This was Mr. Richard Smyth, Pope Clement's official in Lancashire, and it was that decreed Helen insane, and granted the divorce only if her next relative and guardian gave consent. Helens Guardian was Sir Richard Towneley, who had become an intimate friend of Ralph, even though it was Helens relation. His position was an unenviable one, but in the end agreed. Nicholas Whittaker and Geoffrey Rishton were sent post haste to the Popes official, who then granted the dispensation.

Ralph Rishton and his mistress were then married at Clitheroe Church. They lived together from 1546 to 1554 and had six children, all sons.

He still remained a frequent visitor to Towneley Hall. It was 11 eleven years into his 2nd marriage before Helen, his first wife died, as portrayed earlier.

That Ralph Rishton was a heartless and desperate man, besides being grossly immoral, is manifest from everything recorded about him. He was not content with having driven his first wife, Helen, mad, and committing bigamy by marrying Elizabeth during his first wife's lifetime. No sooner was his first wife dead than he took steps to rid himself of his second wife, pretending to be troubled in his mind by scruples as to his cohabitation with her, and he so managed matters that the prior divorce was pronounced void and his marriage to Elizabeth Parker illegal, and therefore his six children illegitimate. He used Henry VIII 2nd marriage in comparison to his own, and was ordered to pay 4 by way of penance at Blackburn Church and bound also in the sum of 4 to abstain from the company of Elizabeth Parker. She subsequently sued Ralph Rishton for restitution of conjugal rights, but, being unable to disprove the legality of Helen Towneley's marriage, she failed in her suit. She was still living in 1573 when she sued one of the tenants of Ralph Rishton for dower, but did not succeed.

All of this turmoil in his mind about his "scruples" had been caused by the meeting of Anne.

Ralph Rishton continued his career as a libertine. He formed a connection with the daughter of Dame Anne Stanley, of The Holt, in Rishton, who was also named Anne, one of 3 daughters. Lady Stanley had previously been married to Sir Edmund Talbot, producing one son, Thomas, who was the lord of the manor. After Thomas's death Lady Anne married Sir James Stanley of Cross Hall, who was a younger brother of Thomas Stanley Lord Strange, of Lathom House. After the death of James, Lady Anne Stanley returned to Holt Hall, which had been left to her as her dower by her first husband, Sir Edmund Talbot.

Dame Anne was a strong willed woman, and upon hearing about Ralph's, and having already heard sufficient about him to make her intensely antagonistic to his bigamous matchmaking, sent a servant, Thomas Duckworth, to bid her kinsmen to the marriage of Anne, which was to take place the following morning. Her mother had her forcibly married to another man. John Rishton was his name, Ralph's cousin, thus putting an end to Ralph's nasty scheme.

Thomas Duckworth had set out in the dead of night, and returned home again in the grey of the twilight, whereupon Dame Anne crept upstairs to break the horrendous news to her daughter. Miss Anne sought out Thomas Duckworth and asked him to take her to Ponthalgh, but Duckworth knew how matters stood between Ralph and Anne and "he was stricken in a dampe". Miss Anne pleaded in vain with him, but Duckworth was in fear of her step brother, Thomas Talbot, who was far more powerful than Ralph, and although he wanted to please Miss Anne, he also knew it would have gone against Dame Annes plans.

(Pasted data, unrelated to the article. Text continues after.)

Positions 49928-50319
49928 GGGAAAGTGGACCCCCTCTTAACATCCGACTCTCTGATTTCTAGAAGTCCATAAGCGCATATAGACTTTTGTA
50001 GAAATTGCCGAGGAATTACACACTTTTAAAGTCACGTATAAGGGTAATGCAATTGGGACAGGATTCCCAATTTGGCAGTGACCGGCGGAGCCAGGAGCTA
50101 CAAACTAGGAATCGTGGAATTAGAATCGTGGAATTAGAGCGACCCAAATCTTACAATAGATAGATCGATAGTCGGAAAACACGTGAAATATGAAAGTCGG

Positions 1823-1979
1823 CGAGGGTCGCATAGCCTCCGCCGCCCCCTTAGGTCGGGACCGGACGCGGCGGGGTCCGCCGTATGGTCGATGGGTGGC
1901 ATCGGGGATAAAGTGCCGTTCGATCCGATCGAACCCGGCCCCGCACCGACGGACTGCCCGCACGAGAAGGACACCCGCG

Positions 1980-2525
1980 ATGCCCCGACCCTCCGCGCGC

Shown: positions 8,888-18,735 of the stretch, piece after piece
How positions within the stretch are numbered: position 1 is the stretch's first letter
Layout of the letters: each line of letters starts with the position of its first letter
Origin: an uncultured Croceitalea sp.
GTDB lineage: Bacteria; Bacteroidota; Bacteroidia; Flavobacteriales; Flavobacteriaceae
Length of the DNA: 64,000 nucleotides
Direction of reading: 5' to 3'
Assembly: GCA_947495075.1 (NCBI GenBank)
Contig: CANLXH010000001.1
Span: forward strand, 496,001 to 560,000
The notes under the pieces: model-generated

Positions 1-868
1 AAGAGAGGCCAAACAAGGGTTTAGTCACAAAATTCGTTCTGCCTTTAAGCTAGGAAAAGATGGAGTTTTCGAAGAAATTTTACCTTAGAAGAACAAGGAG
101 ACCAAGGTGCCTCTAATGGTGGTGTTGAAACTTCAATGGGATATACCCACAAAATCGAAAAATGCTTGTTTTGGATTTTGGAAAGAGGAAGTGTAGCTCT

In the early hours Miss Anne was escorted over the bridge out of Holt hall, to her armed escort of soldiers from Sir Thomas Talbots army, and Sir Stanley's army, which were awaiting her, and lead through Tottleworth to "Harrod Oratory" where the wedding was to be solemnised,

"Bsore against her will, many salte tears all the tyme gushinge and distilling from her eies, owing to the evill will she had to the saide marriage".

In November 1560, John Rishton divorced Anne.1

John married a 2nd time shortly after, this time to Annes sister, so keeping the same mother in law!

Rauf now married Anne, and amazingly the friendship between Ralph and Sir Thomas Talbot appears to have been unaffected, for we find in 1558, the year in which Sir Thomas died (and two years before John divorced Anne anyway!), Sir Thomas gave his lease of of Dunkenhalgh (possibly just some of the land) to Rauf at peppercorn rent, for good and faithful done and to do to him.

Ralph was the owner of Ponthalgh in 1556, and it seems at this time he bought the whole manor of Dunkenhalgh from his cousin John, who was still married to Anne at the time.

Ralph did not hold this new estate for long, for in 1571 he sold it to Thomas Walmsley. Ralph retained the Ponthalgh manor in Church, and Sidebeet in Rishton, but before 1582 Walmsley, now Serjeant in Law, bought this Rishton estate from Ralph which had belonged to his ancestors since the 12th Century.

Ralph Rishton lived with the daughter of Dame Stanley as his wife, and had nine children. One of his sons was elected Usher of Blackburn Grammar School in 1597 2 (see below). Ralph Rishton had ended his profligate career some years before.

Epitaph

Prior to 1700 the manor of Ponthalgh, and also the small estates at Knuzden and Mickleheys, had also passed into the possession of the Walmsley family, and the decline of this once all powerful, all conquering family had finally run its course, giving Rishton its history for the best part of 300 years.

Anne Rishton (nee Stanley), wife of John and later Ralph, was listed as living in Ormskirk in 1612, being describe there as "a widow of Ralph Rishton".

After the de Rishton quarter of the Rishton manor was sold to Walmsley before 1582, the de Rishtons made the house at Upper Mickleheys their manor, until that to was sold to the Walmsleys. This old house, once known as Rishton Hall, was a low building with mullion windows. The date is given upon an inscribed stone under the drip stone as 1591, and the initials on the same stone are "R H x I R" (James Rishton).

On the lintel to the barn doors are the letters T. W. A. and 1737. These are the initials of Thomas Walmsley, of Mickle-hey, a governor of the Grammar school in Blackburn in 17511.

References

2A History of the Parish of Saint James, Church Kirk, by The Reverend R. J. W. Bevan and Victor G. Palmer, 2nd Edition 1989.

1Rishton Parish Church Jubilee 1927 by Carlton Noble.